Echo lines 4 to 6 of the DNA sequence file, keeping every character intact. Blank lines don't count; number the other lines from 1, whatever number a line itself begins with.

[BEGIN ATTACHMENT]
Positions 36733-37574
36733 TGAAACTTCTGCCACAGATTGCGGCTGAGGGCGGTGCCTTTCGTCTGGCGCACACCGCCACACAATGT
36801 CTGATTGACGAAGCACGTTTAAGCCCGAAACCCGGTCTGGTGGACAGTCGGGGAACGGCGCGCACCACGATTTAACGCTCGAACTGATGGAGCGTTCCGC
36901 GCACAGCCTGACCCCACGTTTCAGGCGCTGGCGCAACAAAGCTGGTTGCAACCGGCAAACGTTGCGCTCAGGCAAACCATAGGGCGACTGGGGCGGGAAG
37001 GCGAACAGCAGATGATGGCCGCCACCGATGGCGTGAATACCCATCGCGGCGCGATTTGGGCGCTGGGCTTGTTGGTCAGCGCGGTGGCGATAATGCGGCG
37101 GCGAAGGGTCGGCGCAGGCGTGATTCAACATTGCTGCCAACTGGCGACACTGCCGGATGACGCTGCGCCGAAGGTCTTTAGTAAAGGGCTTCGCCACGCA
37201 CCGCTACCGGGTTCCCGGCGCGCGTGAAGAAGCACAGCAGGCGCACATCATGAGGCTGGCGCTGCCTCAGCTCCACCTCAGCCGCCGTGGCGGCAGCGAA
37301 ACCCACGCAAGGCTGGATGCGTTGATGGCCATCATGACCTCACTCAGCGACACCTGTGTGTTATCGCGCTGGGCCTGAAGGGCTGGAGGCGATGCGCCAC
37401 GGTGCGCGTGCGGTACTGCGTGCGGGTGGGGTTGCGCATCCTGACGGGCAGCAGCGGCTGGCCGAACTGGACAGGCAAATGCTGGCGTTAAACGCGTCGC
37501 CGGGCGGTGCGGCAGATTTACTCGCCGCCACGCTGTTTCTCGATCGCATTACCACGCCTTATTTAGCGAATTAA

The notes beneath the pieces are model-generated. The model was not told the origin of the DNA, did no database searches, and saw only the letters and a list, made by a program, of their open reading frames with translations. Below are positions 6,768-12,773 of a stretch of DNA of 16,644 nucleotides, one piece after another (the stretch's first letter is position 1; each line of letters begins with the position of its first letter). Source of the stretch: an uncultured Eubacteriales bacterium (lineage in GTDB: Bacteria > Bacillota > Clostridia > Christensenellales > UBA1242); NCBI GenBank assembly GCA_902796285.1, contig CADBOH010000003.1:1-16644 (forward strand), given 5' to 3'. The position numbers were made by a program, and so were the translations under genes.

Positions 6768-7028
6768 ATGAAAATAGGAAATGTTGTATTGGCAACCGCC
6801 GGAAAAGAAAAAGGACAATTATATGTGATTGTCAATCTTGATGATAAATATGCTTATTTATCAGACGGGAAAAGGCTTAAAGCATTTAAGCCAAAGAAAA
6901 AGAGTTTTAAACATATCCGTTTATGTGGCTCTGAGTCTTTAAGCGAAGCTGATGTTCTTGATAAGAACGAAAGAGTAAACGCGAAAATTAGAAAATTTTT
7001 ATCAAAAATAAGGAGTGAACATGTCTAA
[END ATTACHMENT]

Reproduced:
36901 GCACAGCCTGACCCCACGTTTCAGGCGCTGGCGCAACAAAGCTGGTTGCAACCGGCAAACGTTGCGCTCAGGCAAACCATAGGGCGACTGGGGCGGGAAG
37001 GCGAACAGCAGATGATGGCCGCCACCGATGGCGTGAATACCCATCGCGGCGCGATTTGGGCGCTGGGCTTGTTGGTCAGCGCGGTGGCGATAATGCGGCG
37101 GCGAAGGGTCGGCGCAGGCGTGATTCAACATTGCTGCCAACTGGCGACACTGCCGGATGACGCTGCGCCGAAGGTCTTTAGTAAAGGGCTTCGCCACGCA